Financial gains can be made at each stage of this chain as these “products” are sold and resold.

The origin of this chain, and hence these financial gains, in the world of the actual production of goods and services becomes increasingly obscured. Rather, when markets are booming, it appears simply as money creating money.

But the problem eventually struck home in the GFC when the hitherto largely unknown CDOs came to global attention. It turned out that, at base, these products owed their value to the future labour of workers who had taken out subprime mortgages with limited ability to pay for them -- even less so when they lost their jobs and homes.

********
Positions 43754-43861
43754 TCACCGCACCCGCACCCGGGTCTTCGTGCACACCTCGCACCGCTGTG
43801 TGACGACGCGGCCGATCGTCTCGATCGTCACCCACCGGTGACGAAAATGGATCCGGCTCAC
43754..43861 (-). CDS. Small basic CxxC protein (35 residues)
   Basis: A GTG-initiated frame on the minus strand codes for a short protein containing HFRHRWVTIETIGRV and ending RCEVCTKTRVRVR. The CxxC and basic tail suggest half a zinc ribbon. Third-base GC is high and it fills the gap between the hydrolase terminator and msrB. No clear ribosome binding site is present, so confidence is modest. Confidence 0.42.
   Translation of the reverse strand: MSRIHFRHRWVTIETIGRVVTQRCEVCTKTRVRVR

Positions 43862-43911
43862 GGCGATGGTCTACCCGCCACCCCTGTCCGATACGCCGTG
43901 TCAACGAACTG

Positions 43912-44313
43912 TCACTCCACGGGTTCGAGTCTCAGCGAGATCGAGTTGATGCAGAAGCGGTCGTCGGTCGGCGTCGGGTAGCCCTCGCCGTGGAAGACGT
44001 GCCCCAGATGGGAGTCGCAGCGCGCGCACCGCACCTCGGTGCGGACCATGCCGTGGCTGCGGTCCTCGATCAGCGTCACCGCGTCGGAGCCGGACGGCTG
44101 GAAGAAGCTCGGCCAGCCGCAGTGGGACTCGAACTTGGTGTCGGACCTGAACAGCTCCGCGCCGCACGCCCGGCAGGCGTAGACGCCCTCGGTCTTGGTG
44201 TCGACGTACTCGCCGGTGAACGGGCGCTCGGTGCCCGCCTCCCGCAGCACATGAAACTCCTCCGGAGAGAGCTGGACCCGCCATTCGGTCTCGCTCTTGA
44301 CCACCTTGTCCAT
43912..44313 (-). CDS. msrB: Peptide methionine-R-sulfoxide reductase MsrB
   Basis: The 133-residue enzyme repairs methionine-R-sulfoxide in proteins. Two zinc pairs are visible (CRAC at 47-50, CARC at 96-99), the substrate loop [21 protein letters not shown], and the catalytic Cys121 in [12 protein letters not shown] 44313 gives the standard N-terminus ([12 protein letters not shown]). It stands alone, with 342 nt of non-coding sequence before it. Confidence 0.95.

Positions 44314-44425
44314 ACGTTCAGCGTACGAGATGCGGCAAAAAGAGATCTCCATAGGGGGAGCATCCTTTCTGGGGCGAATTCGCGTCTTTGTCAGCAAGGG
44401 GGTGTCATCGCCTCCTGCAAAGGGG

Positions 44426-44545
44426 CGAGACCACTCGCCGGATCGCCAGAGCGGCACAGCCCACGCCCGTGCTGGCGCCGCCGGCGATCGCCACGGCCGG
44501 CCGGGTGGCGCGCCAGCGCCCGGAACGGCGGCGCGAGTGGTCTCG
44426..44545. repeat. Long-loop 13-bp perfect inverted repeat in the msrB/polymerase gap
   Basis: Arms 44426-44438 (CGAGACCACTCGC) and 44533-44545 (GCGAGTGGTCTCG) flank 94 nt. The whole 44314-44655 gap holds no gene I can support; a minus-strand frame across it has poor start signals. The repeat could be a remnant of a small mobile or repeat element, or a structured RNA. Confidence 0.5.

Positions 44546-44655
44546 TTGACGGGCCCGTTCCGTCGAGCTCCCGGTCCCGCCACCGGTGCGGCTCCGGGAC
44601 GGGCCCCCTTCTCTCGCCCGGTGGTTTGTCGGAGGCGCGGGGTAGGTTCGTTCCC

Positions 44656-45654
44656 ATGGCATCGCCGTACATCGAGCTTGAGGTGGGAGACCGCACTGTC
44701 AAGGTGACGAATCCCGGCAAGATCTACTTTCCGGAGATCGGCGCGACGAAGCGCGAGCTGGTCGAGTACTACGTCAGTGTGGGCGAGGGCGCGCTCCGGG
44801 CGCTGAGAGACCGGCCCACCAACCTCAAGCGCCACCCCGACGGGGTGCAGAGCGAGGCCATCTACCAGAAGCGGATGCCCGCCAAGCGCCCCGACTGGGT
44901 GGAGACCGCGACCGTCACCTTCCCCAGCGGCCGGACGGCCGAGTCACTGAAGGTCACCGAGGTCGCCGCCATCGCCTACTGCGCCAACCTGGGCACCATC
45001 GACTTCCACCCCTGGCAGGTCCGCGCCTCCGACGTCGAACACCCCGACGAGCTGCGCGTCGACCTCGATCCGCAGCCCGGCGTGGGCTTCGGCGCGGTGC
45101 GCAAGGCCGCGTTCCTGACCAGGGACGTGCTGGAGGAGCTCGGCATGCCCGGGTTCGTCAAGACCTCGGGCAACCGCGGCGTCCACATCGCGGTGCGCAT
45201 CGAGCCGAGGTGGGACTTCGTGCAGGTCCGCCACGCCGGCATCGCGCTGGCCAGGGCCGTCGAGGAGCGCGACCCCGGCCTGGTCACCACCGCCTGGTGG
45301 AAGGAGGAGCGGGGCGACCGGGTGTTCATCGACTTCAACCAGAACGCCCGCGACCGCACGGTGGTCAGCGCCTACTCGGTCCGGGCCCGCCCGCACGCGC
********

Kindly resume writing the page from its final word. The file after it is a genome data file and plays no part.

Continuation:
Relative to the productive sector, the finance sector has grown astonishingly in recent decades.

Durand notes, for instance, that derivatives “having been negligible at the beginning of the 1970s, they were worth $865bn in 1987, before reaching a notional value of $685tn at the end of the 2000s.”

Between 1989 and 2013 the total daily trade on foreign exchange markets rose from $620 billion to $5344 billion.

The growth of the finance sector dipped during the financial crisis, but Pettifor and Durand describe how it has expanded since.

Pettifor says that, “in 2015 US corporate debt increased by $793 billion while total private domestic investment … rose by a mere $93 billion. This suggests that the $700 billion difference was used for unproductive, speculative activities.”